• Scenario 1: 63.05 million metric tons of biochar are produced (21 percent of the total addressable market).
  • Scenario 2: 117.95 million metric tons of biochar are produced (40 percent of the total addressable market).

Emissions, Sequestration, and Yield Model

We estimated avoided emissions from biochar to be 0.95 metric tons of carbon dioxide equivalent emissions per metric ton of feedstock based on meta-analysis of 13 data points from five sources.

Financial Model

All monetary values are presented in 2014 US$.

We estimated the net first cost to implement a biochar production facility at US$21.63 million, based on meta-analysis of 11 data points from three sources. Operating costs were US$194 per metric ton of biochar produced, based on meta-analysis of 14 data points from three sources.

Integration

We used Project Drawdown’s integrated biomass model to integrate the Biochar Production solution with other solutions. This allowed us to avoid double-counting input feedstock and resulting emissions results.

Results

Adoption of Scenario 1 sequesters 1.36 gigatons of carbon dioxide equivalent greenhouse gas emissions. The net first cost to implement is US$123.54 billion, and the lifetime operational cost is US$333.20 billion.

Adoption of Scenario 2 sequesters 3.00 gigatons of carbon dioxide equivalent sequestered from 2020 to 2050. The net first cost to implement is US$244.94 billion, and the lifetime operational cost is US$663.11 billion.

Discussion

Benchmarks

Climate impacts produced by our model (0.1–0.2 gigatons of carbon dioxide equivalent per year in 2050) were much lower than a benchmark reported by the Intergovernmental Panel on Climate Change (IPCC) of 3.67 gigatons of carbon dioxide equivalent per year (2014). This is in part based on their estimate of 1.01 gigatons of biomass carbon, four times higher than our maximum feedstock estimate. The IPCC benchmark also included soil sequestration from biochar application, which we concluded lacks sufficient data to model effectively.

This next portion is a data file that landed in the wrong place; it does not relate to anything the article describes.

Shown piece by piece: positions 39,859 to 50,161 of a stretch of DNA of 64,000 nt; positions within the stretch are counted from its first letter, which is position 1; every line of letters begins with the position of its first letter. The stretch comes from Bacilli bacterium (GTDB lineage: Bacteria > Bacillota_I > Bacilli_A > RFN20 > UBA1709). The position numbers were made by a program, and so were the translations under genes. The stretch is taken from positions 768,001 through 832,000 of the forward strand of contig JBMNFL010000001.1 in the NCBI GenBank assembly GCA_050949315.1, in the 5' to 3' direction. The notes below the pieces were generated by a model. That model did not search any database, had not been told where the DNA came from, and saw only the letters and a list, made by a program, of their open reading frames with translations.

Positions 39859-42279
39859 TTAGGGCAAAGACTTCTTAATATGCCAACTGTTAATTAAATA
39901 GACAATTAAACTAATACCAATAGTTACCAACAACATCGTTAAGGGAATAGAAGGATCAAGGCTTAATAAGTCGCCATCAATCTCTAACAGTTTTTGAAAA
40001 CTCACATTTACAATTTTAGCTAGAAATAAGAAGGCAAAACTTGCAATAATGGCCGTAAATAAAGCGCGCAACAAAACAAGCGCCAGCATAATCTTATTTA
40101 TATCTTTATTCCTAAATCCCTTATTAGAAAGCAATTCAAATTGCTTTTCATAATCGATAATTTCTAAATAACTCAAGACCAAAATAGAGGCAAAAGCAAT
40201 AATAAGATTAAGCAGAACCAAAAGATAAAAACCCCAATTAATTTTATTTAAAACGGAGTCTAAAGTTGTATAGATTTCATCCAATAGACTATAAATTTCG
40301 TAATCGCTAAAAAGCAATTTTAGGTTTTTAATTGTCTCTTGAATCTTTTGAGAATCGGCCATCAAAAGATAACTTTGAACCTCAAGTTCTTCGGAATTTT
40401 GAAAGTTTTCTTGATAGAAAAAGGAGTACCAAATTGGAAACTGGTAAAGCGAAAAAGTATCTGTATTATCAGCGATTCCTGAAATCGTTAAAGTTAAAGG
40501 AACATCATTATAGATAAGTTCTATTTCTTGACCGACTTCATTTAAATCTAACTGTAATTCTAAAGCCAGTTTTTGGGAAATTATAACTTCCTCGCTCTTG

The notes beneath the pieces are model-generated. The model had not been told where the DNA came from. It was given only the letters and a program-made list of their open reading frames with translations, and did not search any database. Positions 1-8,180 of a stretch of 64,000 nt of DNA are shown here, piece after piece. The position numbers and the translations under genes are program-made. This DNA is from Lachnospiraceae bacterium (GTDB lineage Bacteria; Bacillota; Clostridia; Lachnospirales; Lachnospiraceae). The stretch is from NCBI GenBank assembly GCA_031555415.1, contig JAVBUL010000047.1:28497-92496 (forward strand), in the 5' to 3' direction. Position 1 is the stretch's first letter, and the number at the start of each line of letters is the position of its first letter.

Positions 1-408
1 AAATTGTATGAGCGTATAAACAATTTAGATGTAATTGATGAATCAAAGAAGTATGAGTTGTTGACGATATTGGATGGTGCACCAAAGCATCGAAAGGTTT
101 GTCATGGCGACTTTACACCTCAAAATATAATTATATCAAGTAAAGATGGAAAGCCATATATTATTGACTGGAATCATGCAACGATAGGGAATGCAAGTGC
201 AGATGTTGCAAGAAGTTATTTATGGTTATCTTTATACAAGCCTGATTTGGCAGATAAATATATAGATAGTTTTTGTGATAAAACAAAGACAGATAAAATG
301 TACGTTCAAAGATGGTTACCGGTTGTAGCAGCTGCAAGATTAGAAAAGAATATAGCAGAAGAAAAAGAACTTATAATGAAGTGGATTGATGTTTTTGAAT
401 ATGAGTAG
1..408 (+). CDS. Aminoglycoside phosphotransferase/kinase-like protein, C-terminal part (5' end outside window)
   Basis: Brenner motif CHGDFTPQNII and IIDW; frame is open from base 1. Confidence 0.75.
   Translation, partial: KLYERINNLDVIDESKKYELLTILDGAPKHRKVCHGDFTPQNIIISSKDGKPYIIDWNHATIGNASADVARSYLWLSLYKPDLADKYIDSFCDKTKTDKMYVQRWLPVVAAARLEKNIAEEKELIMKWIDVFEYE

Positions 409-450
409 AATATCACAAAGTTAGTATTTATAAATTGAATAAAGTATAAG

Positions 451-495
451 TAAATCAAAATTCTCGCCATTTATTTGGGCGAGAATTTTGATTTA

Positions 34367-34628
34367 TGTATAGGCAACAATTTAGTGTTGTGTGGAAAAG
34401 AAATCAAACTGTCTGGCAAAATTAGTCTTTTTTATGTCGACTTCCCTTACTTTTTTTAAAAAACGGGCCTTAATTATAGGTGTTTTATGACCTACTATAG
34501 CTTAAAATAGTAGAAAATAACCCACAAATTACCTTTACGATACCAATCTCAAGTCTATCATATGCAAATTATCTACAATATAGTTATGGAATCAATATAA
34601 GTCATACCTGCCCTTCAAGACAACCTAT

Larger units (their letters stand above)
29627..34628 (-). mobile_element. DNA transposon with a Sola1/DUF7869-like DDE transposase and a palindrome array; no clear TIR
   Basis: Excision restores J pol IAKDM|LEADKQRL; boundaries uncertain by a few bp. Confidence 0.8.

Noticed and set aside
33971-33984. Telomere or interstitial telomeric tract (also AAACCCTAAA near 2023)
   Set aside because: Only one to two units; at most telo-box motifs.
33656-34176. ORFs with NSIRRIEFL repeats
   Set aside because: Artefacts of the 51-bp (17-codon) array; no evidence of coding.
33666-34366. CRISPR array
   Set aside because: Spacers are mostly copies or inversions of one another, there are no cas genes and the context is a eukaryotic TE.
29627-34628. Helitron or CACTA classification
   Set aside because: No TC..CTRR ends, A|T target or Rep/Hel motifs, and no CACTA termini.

Limitations

This review likely does not capture small-scale developments that may be advancing the biochar industry. The spectrum of implementation scales presents challenges from a modeling perspective, though it may be advantageous from an implementation perspective. Industry data on production across all scales would enable modeling to better capture such developments.

Both technological scale-up and scale-out processes may come with cost reductions from learning. We have not yet modeled these because we found no significant differences in financial inputs between this updated model and our previous version. There is currently an apparent paradox in development in which the technological sub-processes are relatively mature, implying low potential for further learning, but deployment to date has been limited, implying that scale-out could in fact reduce costs.

Conclusions

For a period of time, biochar was billed as a “silver bullet” to mitigate climate change. While our model certainly does not show this to be the case, biochar production has an important role to play in sequestering carbon and improving soil fertility.

References

International Biochar Initiative (2015). State of the Biochar Industry Report. https://biochar-international.org/state-of-the-biochar-industry-2015/

Lal, R. (2005). World crop residues productions and implications of its use as a biofuel. Environment International 31, pp. 575-584. DOI: 10.1016/j.envint.2004.09.005

Woolf, D., Amonette, J. E., Street-Perrott, F. A., Lehmann, J., and Stephen, J. (2010). Sustainable biochar to mitigate global climate change. Nature Communications. 1(1), 56-65. DOI: 10.1038/ncomms1053